A Note to Prospective Students
For months, applicants vying to get into our various graduate programs sweated over their resumes and statements of purpose, worried about recommenders not sending in their letters on time and generally turned into nervous wrecks. They had one dream only: to impress graduate committees at various departments and universities, including our own.
For the successful applicants, the tables have now turned. On March 21, the Telecom graduate committee will try to impress prospective students. I have no doubt that they will try to recruit us, the current grad students, in the effort to convince new people to join our ranks. I will take no part in this. My goal is to have as few students in the department as possible in order to have fewer competitors. After all, the surefire way to be the No. 1 graduate student is to be the only one.
Speaking of competition, the lack of it in Telecom really bothers me. Everybody is driven to succeed without trampling on colleagues. It doesn’t end there. People here seem to actually want to help each other. This defeatist approach is disgusting and has no place in an academic setting.
This sappy collegiality manifests itself in other ways, as well. For instance, graduate students socialize regularly. Last semester, we had dinner and drinks every Thursday night. This semester, we meet regularly on Tuesday afternoons. Other than that, we also hang out at other, unscheduled times. There is nothing sadder than watching graduate students making time for fun instead of sequestering themselves. Research shows that not overworking oneself actually makes you productive, but I’m sure those who conducted that research are just lying to get their competitors all drunk and merry. I know that’s what I would do. In fact, if you really know me, you’ll realize that’s why I only drink Coke while everybody else consumes alcohol.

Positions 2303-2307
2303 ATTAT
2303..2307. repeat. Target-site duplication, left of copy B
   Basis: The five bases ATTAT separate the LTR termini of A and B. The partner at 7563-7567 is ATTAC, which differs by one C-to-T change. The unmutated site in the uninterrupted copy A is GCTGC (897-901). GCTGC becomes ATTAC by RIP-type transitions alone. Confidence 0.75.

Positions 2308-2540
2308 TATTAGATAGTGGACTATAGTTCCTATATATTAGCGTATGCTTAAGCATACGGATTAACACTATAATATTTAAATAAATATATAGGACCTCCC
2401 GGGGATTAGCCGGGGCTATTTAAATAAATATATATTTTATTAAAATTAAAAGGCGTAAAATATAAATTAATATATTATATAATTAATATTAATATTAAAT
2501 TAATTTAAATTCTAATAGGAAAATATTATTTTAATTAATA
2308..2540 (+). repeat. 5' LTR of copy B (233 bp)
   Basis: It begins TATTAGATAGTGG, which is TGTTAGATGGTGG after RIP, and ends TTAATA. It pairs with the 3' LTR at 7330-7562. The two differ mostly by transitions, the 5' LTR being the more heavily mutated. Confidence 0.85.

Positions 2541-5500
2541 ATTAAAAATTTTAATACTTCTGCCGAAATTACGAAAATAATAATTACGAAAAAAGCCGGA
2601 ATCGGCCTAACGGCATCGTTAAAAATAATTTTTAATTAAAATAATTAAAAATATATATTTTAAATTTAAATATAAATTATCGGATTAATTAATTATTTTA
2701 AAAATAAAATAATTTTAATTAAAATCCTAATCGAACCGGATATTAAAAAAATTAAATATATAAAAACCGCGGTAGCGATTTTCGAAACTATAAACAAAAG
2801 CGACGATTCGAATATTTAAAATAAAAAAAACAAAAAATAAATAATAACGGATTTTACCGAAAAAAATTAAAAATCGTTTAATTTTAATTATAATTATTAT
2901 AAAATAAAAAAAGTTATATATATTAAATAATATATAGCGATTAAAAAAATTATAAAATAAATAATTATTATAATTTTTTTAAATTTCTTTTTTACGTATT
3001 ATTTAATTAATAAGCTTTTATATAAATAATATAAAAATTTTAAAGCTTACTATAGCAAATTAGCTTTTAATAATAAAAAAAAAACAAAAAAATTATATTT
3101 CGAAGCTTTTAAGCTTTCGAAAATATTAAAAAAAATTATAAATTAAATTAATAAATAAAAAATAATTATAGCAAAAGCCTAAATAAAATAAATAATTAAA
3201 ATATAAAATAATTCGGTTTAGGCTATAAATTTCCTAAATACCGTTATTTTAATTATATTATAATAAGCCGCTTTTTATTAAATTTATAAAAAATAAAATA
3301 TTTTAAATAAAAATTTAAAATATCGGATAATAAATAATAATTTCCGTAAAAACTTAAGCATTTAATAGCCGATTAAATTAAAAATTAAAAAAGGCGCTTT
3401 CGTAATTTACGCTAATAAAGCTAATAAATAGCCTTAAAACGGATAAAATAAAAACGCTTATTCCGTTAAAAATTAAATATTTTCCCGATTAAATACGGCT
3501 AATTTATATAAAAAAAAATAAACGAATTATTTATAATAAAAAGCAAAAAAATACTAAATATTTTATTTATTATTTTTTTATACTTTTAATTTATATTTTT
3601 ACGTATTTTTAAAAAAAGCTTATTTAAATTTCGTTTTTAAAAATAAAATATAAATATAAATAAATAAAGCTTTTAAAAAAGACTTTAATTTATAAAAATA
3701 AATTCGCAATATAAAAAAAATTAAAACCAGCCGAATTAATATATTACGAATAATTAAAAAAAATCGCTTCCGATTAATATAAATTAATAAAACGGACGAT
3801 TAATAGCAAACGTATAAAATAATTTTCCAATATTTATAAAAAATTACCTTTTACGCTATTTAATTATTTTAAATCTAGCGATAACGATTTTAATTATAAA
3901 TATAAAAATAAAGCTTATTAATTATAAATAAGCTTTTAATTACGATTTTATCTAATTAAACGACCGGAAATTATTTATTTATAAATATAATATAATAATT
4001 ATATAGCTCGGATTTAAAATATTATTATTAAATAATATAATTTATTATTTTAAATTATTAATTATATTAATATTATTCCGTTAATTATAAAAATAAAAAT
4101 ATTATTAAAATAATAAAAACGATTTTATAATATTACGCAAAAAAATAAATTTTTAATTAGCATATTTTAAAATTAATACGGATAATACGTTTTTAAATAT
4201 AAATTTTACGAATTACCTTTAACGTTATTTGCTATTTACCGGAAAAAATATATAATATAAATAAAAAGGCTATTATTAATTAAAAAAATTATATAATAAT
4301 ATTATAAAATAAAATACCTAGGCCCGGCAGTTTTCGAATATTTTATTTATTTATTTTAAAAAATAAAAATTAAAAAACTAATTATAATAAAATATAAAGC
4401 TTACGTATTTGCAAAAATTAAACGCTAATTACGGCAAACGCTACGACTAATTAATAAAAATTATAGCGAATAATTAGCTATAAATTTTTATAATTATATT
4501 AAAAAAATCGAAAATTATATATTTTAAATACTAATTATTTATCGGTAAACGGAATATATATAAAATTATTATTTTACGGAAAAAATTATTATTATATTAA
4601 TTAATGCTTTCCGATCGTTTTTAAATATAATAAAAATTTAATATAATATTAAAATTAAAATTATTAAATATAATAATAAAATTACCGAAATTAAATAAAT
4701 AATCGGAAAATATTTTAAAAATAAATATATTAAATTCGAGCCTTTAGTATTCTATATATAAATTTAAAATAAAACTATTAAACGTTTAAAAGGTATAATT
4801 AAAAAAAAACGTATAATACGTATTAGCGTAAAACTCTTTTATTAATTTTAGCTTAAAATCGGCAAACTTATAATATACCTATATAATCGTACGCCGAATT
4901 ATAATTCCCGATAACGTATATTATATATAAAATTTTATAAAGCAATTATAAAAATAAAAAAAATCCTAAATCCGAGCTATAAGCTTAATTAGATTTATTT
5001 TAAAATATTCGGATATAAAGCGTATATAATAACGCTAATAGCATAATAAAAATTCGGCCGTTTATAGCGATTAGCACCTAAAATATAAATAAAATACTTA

Another form of socializing irritates me even more. Faculty, staff and grad students have joint teams in sports like soccer (how un-American) and running (how tiring). This is ridiculous. The only acceptable sport we should engage in together is fencing. We need to introduce a practice prevalent in other departments – stabbing each other in the back.
So, dear prospective students, do you really want to be in such a toxically positive environment?